LAS VEGAS (AP) – A geological professor from the University of Nevada, Las Vegas, said that he recently identified fossil tracks from a reptile along a popular trail in Grand Canyon National Park, which reported a newspaper.
Professor Steve Rowland acknowledged that the tracks with a basic reptile amount of alligator size and that it goes back about 315 million years, reported the Las Vegas Review-Journal Thursday.
The 28 foot trails cross diagonally across a boulder at the edge of the Grand Canyon's Bright Angel Corridor.
Rowland shared his findings at the annual meeting of the Society of Vertebrate Paleontology last month in Albuquerque, New Mexico. He hopes to submit a scientific paper in January.
He first saw the prints last year during a family holiday and said they were “quite unusual.” He said he heard about them from another geologist who saw them during the 2016 tour.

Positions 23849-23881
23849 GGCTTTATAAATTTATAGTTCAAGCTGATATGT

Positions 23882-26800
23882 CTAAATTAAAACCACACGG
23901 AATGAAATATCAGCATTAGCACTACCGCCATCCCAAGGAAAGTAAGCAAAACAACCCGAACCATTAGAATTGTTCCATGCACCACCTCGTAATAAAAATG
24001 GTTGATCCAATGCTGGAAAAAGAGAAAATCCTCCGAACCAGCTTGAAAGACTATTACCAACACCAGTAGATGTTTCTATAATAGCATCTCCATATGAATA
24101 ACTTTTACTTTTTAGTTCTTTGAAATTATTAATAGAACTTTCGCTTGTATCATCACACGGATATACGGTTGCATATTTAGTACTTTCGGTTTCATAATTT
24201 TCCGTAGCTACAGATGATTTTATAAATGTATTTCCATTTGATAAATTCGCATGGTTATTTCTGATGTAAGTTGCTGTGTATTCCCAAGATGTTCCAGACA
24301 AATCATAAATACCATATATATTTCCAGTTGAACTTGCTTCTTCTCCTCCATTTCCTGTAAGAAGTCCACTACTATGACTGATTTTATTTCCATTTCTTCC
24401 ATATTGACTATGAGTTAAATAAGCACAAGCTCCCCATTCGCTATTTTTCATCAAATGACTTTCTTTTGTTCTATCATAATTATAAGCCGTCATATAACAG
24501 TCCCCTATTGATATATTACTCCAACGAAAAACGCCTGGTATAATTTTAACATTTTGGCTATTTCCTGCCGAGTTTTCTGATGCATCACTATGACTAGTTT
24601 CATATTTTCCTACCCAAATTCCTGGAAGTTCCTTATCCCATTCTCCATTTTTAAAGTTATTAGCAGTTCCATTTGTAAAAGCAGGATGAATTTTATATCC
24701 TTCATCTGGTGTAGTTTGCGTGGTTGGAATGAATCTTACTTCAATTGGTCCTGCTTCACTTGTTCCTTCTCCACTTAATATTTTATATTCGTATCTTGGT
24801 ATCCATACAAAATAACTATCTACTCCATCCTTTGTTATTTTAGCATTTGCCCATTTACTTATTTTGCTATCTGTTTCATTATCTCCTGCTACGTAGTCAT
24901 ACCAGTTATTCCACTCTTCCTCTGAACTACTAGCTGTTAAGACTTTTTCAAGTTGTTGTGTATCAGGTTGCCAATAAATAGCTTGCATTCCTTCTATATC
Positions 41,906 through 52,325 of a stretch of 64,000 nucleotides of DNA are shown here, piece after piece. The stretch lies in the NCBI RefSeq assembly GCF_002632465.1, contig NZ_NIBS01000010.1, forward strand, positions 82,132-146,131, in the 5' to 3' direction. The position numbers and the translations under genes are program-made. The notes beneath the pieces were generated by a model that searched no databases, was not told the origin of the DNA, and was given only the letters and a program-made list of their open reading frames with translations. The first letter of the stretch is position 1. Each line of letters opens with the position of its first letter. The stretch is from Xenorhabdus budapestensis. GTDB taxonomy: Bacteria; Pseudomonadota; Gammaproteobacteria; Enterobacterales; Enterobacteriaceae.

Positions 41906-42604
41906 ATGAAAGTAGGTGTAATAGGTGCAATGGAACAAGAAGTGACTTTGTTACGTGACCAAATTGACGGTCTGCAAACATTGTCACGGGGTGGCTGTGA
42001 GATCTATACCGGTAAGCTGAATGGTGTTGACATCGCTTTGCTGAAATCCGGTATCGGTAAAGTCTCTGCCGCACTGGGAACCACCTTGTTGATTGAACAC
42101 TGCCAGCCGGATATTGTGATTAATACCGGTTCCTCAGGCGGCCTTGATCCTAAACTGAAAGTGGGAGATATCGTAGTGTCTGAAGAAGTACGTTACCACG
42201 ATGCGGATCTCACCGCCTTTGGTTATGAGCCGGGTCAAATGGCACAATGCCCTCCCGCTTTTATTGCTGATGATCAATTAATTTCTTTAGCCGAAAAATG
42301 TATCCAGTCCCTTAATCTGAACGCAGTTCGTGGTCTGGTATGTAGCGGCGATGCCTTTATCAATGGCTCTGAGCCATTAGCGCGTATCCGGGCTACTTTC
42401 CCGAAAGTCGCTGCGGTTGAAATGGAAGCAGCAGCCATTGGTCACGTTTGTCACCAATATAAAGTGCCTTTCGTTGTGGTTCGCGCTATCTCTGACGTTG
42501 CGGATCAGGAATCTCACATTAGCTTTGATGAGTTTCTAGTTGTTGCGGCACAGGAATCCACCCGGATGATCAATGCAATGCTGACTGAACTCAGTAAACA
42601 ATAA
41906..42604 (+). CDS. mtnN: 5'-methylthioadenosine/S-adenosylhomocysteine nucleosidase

Scientists are unlikely to know exactly what kind of animal left the tracks, said Rowland, adding that he publishes a creature like a lizard about 2 feet (0.6 meters) long, like a bird Galapagos.
He said he spoke to the field officials about what to do with the prints and he would like to see him move from the canyon to a museum.
“More than the chance that this won't happen,” said Kari Cobb park spokesman.
She said that the removal of rock and its display elsewhere is not in line with the National Park Service's mission to conserve resources in its natural state.
“But we can set up an interpretive sign telling people what they are looking for,” Cobb said.
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